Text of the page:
Zahid reflects on some of the key elements of the recently published digital health and care strategy and how they can be made a reality.
Scotland’s highly ambitious Digital Health and Care Strategy was launched last week. It rightly flags that the issue is not about whether digital has a role in addressing the challenges we face in health and care but that it must be ‘central, integral and underpin the necessary transformational change in services in order to improve outcomes for citizens’.
It’s a short, accessible and important document. I encourage you to read, share it and moreover, reflect on what it means to you, your role, your organisation and the people you support. Over the coming months, the implementation of the strategy will start to take shape. Your collaboration will be vital to realising its ambitions and in fostering its partnership approach which includes the ‘third and independent care sectors and the wider public’.
The strategy has six interconnected domains with commitments that will also support consistency:
- National Direction and Leadership
- Information Governance, Assurance and Cyber Security (which includes delivering a consistent national approach for information assurance, taking account of different needs of users and citizens and providing clarity on information sharing)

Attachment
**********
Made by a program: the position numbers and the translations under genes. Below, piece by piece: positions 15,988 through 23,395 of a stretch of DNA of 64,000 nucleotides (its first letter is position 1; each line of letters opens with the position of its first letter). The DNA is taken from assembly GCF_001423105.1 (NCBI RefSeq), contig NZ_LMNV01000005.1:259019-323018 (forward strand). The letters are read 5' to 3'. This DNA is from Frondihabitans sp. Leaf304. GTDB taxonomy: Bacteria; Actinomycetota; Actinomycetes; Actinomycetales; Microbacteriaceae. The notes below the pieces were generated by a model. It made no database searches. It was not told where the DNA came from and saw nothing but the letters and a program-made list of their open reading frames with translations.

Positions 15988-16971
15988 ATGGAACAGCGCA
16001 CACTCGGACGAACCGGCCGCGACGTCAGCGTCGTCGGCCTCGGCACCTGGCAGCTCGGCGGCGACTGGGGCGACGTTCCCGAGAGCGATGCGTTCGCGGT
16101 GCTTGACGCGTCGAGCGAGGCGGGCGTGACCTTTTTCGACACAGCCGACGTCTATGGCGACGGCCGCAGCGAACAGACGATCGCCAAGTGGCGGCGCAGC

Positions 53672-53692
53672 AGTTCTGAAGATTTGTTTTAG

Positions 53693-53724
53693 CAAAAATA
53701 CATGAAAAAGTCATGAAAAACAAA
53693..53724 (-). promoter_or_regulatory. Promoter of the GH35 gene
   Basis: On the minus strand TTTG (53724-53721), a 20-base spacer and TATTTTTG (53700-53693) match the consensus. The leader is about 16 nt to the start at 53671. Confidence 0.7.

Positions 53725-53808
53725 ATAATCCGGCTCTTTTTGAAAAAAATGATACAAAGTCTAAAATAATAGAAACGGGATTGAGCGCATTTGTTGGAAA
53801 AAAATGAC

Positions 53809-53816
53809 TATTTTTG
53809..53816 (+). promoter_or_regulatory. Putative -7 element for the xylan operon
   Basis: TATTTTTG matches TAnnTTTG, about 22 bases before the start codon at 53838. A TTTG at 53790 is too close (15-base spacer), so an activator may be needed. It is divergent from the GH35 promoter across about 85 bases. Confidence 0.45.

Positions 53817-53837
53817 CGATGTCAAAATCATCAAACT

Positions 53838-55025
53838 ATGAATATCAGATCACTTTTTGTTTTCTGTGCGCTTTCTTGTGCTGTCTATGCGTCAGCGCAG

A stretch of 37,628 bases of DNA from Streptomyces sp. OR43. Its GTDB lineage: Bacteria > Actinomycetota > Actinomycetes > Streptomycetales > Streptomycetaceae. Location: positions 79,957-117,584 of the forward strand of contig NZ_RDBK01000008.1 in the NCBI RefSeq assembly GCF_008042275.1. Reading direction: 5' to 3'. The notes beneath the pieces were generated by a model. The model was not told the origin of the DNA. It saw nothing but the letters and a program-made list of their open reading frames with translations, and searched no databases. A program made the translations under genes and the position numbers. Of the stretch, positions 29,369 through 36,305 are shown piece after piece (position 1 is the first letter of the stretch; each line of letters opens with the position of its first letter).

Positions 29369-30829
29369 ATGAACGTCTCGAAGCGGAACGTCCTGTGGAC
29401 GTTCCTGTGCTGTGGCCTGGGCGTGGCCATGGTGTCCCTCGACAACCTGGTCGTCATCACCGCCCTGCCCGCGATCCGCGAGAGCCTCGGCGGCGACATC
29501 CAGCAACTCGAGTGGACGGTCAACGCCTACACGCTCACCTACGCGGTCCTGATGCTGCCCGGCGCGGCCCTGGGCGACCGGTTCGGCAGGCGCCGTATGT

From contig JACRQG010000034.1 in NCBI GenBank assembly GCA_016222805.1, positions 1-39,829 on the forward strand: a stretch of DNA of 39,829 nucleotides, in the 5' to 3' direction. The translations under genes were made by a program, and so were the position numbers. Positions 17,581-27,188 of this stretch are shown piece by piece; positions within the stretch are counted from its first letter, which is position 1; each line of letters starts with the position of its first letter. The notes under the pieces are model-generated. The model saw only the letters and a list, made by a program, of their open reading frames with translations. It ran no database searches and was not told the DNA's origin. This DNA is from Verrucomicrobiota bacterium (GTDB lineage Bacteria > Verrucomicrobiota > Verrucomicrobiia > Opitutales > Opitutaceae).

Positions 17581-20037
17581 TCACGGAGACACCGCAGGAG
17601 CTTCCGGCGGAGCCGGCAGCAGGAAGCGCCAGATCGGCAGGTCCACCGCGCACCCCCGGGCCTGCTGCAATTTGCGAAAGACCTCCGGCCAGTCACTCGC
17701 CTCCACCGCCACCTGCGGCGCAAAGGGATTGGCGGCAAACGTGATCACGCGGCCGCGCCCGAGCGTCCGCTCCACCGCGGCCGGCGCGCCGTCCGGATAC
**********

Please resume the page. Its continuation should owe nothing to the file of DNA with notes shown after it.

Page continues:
- Service Transformation (with co-design embedded within this)
- Workforce Capability (including digital and data skills)
- A National Digital Platform (that will enable the appropriate creation and use of information at point of care and facilitate the ‘interoperability’ of existing and new health and care technologies – so systems, devices and applications work together and can share/use data, to help improve services, support research and innovation)
- Transition Process – to manage the shift from current to future systems in a pragmatic way
The opportunities presented by digital to truly empower people and put them in control of their own health and wellbeing are immense. And it’s heartening to see the strategy express how genuine co-design will be fundamental to achieving this potential, ‘If we are to truly transform how we deliver health and care, our citizens and front-line staff need to be involved from the very beginning for any service redesign’. This makes sense as the experience of using technology has shown ‘those that have been designed with users are more likely to be successfully adopted’.
The ALLIANCE is cited as a ‘key national delivery partner’ in the strategy. We have a digital health and care programme funded by the Scottish Government to facilitate third sector and citizen participation as well as to help drive innovation. As part of this, we are initiating and will be working collaboratively on further events for the third sector and people to support their awareness of and contributions to the delivery of the strategy – please watch out for further details on these.
In the meantime, if you have any questions, want to find out more about our digital health and care work and express an interest in our forthcoming events, please contact us via email@example.com or follow/DM us on twitter @DHCScot.